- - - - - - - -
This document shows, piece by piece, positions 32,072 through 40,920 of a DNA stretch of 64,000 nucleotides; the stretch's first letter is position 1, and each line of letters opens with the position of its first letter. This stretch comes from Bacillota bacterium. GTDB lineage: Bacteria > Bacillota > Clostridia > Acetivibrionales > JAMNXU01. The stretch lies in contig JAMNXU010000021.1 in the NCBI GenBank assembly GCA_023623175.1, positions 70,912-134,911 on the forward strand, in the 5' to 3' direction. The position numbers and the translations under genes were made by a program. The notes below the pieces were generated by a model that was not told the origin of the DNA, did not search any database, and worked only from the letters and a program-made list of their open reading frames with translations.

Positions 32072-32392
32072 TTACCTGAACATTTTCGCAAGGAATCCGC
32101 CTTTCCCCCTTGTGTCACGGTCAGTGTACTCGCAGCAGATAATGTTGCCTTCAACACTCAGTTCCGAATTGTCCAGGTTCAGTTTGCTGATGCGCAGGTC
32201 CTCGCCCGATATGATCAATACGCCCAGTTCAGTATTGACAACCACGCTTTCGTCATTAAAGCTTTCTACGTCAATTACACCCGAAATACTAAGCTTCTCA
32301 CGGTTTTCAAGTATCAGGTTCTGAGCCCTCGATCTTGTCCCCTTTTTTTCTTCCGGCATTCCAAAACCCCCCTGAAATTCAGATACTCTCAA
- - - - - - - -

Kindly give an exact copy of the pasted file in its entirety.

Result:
This document shows, piece by piece, positions 32,072 through 40,920 of a DNA stretch of 64,000 nucleotides; the stretch's first letter is position 1, and each line of letters opens with the position of its first letter. This stretch comes from Bacillota bacterium. GTDB lineage: Bacteria > Bacillota > Clostridia > Acetivibrionales > JAMNXU01. The stretch lies in contig JAMNXU010000021.1 in the NCBI GenBank assembly GCA_023623175.1, positions 70,912-134,911 on the forward strand, in the 5' to 3' direction. The position numbers and the translations under genes were made by a program. The notes below the pieces were generated by a model that was not told the origin of the DNA, did not search any database, and worked only from the letters and a program-made list of their open reading frames with translations.

Positions 32072-32392
32072 TTACCTGAACATTTTCGCAAGGAATCCGC
32101 CTTTCCCCCTTGTGTCACGGTCAGTGTACTCGCAGCAGATAATGTTGCCTTCAACACTCAGTTCCGAATTGTCCAGGTTCAGTTTGCTGATGCGCAGGTC
32201 CTCGCCCGATATGATCAATACGCCCAGTTCAGTATTGACAACCACGCTTTCGTCATTAAAGCTTTCTACGTCAATTACACCCGAAATACTAAGCTTCTCA
32301 CGGTTTTCAAGTATCAGGTTCTGAGCCCTCGATCTTGTCCCCTTTTTTTCTTCCGGCATTCCAAAACCCCCCTGAAATTCAGATACTCTCAA